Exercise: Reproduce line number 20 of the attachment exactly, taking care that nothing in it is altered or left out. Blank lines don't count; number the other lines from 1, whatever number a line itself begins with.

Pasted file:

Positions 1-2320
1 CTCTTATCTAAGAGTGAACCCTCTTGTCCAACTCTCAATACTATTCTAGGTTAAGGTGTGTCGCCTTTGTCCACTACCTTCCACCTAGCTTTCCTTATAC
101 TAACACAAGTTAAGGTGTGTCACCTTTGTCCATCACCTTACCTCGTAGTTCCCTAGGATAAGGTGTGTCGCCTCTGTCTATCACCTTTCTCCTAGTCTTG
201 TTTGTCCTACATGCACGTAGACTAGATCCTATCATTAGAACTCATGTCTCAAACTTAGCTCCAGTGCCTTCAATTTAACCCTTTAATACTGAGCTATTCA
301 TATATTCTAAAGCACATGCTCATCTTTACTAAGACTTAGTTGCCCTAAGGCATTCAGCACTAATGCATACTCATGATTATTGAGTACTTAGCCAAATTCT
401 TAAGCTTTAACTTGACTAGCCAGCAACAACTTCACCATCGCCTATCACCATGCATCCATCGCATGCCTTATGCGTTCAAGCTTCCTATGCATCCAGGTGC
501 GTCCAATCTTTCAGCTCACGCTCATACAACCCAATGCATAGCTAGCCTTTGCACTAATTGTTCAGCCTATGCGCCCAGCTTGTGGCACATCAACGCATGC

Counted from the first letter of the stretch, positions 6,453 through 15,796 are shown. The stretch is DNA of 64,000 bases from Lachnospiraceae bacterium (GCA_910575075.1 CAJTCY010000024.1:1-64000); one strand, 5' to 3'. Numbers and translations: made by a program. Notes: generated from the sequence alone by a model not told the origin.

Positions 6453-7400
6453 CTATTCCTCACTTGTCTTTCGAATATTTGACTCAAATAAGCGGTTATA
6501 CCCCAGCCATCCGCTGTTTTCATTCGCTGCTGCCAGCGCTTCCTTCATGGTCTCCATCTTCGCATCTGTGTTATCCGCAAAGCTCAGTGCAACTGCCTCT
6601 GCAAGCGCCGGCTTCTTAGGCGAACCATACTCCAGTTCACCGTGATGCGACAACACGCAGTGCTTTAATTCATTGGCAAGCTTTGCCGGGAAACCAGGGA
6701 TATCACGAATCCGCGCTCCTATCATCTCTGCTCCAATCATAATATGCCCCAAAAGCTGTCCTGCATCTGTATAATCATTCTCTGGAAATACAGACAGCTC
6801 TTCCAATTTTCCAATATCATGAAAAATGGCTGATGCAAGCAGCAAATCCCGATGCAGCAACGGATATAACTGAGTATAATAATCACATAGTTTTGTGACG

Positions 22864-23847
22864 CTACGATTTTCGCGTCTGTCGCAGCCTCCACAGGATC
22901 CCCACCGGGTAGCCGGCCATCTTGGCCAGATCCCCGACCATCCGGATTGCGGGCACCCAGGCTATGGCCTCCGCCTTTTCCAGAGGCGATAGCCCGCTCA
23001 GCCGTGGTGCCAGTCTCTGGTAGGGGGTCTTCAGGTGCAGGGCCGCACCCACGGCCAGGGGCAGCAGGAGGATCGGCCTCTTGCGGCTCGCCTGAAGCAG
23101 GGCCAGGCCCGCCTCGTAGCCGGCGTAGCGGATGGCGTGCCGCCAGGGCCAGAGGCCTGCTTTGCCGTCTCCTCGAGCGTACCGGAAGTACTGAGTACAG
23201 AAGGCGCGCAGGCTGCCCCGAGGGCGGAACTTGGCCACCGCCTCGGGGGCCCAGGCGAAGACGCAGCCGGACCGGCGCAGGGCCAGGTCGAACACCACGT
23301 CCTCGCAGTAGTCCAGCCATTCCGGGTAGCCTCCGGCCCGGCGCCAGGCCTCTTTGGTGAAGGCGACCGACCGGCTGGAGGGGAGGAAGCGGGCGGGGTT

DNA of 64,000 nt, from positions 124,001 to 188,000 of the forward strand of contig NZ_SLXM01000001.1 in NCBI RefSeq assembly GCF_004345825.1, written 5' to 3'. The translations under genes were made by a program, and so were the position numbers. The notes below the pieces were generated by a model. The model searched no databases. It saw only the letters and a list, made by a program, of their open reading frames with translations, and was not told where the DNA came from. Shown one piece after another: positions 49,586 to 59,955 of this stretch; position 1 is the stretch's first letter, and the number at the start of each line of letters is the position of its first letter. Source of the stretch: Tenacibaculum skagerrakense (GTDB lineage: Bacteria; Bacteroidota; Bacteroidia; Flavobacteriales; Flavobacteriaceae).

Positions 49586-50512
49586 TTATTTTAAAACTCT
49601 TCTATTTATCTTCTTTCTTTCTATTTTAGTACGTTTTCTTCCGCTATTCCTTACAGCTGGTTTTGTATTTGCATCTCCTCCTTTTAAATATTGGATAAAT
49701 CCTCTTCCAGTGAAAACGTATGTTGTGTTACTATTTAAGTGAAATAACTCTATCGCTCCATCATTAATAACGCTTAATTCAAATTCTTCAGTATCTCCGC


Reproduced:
23201 AAGGCGCGCAGGCTGCCCCGAGGGCGGAACTTGGCCACCGCCTCGGGGGCCCAGGCGAAGACGCAGCCGGACCGGCGCAGGGCCAGGTCGAACACCACGT